Are the Yankees cheap?
Indeed, the Yankees’ recent desire to get younger and reward the graduates of their own system is somewhat refreshing. After all, in previous eras, many lamented George’s endless hiring of free agent mercenaries at the expense of homegrown kids. However, Hal and Cashman now seem to have gotten the balance wrong in the other direction. The Yankees may be placing too much stock in their prospects and, in turn, are wasting a golden opportunity in terms of the greatest free agent class of recent times.
A decade ago, it would have been difficult to comprehend the Yankees sitting out of a market containing elite talent like David Price, Zack Greinke, Johnny Cueto, Yoenis Cespedes, Jason Heyward and Justin Upton. However, so far this winter, that is all we have heard from industry experts and insiders. The Yankees, once built for greatness via the free agency route, just are not interested at this moment.
To varying degrees, they were burned by huge deals for Rodriguez, Sabathia, Masahiro Tanaka and Jacoby Ellsbury, making the front office even more reticent to spend money. On the back of three lukewarm seasons, and with a cast of unreliable players, that is an outrageous gamble, which could backfire spectacularly and have serious ramifications for the brand and fan contentment in the immediate future.
Do the Yankees have a fan engagement problem?
Whether they admit it or not, the Yankees are already experiencing an attendance problem because of their uninspiring roster. The team drew 3,193,795 to Yankee Stadium last year, which was officially the lowest in sixteen years. However, in real terms, the situation is even worse, because those statistics count the number of tickets sold rather than actual turnstile clicks. Last season, the sad sight of a half-empty Yankee Stadium became commonplace, with the upper deck rarely even approaching quarter-full status for many games.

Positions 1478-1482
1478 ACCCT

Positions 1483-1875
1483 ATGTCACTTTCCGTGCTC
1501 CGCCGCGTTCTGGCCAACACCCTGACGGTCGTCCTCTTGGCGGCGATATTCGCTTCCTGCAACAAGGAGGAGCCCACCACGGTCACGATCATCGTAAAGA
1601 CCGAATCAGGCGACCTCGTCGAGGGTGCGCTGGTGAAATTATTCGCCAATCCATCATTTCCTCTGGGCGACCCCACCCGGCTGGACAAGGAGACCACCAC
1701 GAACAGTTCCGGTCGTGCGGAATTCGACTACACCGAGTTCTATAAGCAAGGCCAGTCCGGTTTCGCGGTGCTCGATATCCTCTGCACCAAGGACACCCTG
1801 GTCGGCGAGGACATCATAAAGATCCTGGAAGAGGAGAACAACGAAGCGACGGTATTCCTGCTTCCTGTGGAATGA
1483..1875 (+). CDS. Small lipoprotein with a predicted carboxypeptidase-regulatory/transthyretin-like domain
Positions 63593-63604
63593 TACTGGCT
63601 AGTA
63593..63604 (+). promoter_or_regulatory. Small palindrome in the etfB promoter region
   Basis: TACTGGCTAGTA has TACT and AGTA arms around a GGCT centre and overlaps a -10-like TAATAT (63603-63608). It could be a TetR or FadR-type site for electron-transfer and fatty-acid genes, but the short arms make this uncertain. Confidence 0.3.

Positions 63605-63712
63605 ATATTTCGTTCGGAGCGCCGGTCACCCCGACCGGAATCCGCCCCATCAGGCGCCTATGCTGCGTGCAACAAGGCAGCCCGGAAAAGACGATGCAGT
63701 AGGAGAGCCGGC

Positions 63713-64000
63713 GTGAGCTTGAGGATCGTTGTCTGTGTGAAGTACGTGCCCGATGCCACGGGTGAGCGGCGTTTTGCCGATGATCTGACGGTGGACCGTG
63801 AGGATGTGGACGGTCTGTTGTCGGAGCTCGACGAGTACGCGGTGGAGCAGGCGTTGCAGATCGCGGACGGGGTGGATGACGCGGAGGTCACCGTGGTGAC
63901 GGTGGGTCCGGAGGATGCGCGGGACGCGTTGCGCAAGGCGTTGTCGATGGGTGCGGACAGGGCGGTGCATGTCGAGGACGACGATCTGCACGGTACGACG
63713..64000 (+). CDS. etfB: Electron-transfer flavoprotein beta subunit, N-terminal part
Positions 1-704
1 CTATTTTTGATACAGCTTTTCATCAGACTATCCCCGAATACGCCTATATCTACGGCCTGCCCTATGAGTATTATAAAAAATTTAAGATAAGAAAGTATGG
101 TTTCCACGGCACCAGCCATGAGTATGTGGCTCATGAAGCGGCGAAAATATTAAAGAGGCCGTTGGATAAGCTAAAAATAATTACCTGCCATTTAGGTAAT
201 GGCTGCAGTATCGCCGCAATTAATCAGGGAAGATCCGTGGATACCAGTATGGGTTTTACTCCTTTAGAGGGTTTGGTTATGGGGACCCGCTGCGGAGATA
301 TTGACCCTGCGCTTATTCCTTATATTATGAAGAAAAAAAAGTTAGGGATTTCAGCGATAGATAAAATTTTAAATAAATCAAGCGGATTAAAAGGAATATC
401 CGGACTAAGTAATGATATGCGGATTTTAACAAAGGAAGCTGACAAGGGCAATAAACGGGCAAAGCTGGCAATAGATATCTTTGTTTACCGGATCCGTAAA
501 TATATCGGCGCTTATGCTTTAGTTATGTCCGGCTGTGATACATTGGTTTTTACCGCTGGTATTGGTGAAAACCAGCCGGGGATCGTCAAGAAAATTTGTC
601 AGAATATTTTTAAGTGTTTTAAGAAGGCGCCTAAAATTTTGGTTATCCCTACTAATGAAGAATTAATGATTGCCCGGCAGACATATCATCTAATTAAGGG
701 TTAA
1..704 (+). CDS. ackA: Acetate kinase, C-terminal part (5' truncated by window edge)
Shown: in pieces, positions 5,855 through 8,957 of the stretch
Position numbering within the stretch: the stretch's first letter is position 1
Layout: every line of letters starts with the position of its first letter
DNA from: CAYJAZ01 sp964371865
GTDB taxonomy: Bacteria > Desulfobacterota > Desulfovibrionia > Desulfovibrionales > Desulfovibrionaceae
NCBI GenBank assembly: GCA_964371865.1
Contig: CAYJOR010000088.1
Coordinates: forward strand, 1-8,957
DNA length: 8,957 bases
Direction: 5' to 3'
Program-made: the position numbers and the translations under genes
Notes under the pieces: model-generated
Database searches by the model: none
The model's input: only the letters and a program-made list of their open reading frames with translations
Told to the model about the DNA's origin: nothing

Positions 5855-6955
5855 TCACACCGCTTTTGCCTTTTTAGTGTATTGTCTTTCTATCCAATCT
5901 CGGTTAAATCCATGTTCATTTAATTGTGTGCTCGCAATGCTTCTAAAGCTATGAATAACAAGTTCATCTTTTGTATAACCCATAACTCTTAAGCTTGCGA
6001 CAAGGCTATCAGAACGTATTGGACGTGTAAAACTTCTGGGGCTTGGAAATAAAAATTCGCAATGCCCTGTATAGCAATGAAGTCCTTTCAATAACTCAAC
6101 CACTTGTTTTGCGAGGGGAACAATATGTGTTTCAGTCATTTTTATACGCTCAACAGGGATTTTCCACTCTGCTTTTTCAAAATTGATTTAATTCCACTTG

This should send a clear message to ownership and management: fans will buy tickets out of habit and love for the team, but more people are deciding not to attend the games because, frankly, there is not a star attraction in pinstripes to warrant the effort.
Incidentally, 2015 potentially saw the first Yankee team to lack a Hall of Fame figurehead since the days before Babe Ruth. From the Bambino, and on through Lou Gehrig, Joe DiMaggio, Mickey Mantle, Thurman Munson, Reggie Jackson, Don Mattingly and Derek Jeter, there has been at least one Cooperstown-bound player on the Yankees every single year since 1920. Depending on how you feel about the tenuous chances of A-Rod, Carlos Beltran and Brian McCann, that lineage has now ended, which is shameful, in all honesty.
The Yankees are still suffering from allowing Robinson Cano to leave for Seattle. He was the next great homegrown Yankee, the heir apparent to Jeter’s throne. Now, for the first time since they played in the Polo Grounds, the Yankees are without a definitive icon, a straw that stirs the drink and attracts attention around the globe. Many hope that Bryce Harper will be that guy once he becomes a free agent after the 2018 season, but the fact that Yankee fans must resort to such fragile dreams is another damning indictment of the present regime.
Of course, Cespedes is not necessarily that guy, either. Likewise with Upton and Heyward. Nevertheless, at a most basic level, any one of those players would undoubtedly make the Yankees better in 2016. Moreover, the free agent pool is incredibly weak for the next few years, so the opportunity cost of not retooling this offseason would be tremendous.
Ultimately, the Yankees will probably sit tight for another winter, try to swing a few minor trades for the 2016 versions of Nathan Eovaldi or Didi Gregorius, and hope to construct a team that teeters on the boundary of competition. In the prevailing wisdom of this strange era, front offices are almost content building teams in the 85-win range, which will create the illusion of being in playoff contention with the additional Wildcard races but not cost too much in terms of payroll.
In the current landscape, that is the way to make profit, compete for the postseason and fill the stands. It is a placation of all facets, but a satisfaction of none. And how George Steinbrenner would have hated such insincere scheming. How he would spin in the grave at the state of modern baseball and his most beloved team.